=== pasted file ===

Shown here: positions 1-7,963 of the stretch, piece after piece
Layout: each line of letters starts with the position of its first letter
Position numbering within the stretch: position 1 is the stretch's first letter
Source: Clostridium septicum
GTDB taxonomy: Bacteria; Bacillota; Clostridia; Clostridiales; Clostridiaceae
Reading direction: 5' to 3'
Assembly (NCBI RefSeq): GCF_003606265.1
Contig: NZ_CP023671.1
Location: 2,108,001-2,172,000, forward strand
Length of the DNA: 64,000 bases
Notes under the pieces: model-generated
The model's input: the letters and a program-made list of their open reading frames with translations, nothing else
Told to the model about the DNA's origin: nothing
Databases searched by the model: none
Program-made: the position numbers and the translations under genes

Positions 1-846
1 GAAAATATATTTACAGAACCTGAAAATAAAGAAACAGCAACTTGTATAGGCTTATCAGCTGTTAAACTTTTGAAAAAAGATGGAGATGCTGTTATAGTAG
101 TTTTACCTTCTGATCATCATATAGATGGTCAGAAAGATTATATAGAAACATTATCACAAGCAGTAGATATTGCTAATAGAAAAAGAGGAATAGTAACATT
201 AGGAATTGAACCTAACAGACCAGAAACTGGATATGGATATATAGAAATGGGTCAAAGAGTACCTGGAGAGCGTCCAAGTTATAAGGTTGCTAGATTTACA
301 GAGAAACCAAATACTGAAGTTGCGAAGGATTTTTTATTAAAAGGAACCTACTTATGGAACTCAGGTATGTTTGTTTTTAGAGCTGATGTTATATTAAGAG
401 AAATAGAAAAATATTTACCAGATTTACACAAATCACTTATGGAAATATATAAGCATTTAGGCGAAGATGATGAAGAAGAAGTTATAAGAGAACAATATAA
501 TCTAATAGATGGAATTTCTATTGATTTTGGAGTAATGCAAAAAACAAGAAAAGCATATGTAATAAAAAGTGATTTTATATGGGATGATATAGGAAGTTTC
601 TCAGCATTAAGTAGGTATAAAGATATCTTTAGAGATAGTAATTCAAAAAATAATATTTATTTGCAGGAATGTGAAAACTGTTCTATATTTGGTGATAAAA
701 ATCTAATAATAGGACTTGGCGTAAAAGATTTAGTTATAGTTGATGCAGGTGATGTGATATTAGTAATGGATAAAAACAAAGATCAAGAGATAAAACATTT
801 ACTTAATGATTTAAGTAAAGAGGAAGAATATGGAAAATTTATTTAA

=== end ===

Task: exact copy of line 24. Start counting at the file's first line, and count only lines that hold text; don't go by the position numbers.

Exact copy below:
701 ATCTAATAATAGGACTTGGCGTAAAAGATTTAGTTATAGTTGATGCAGGTGATGTGATATTAGTAATGGATAAAAACAAAGATCAAGAGATAAAACATTT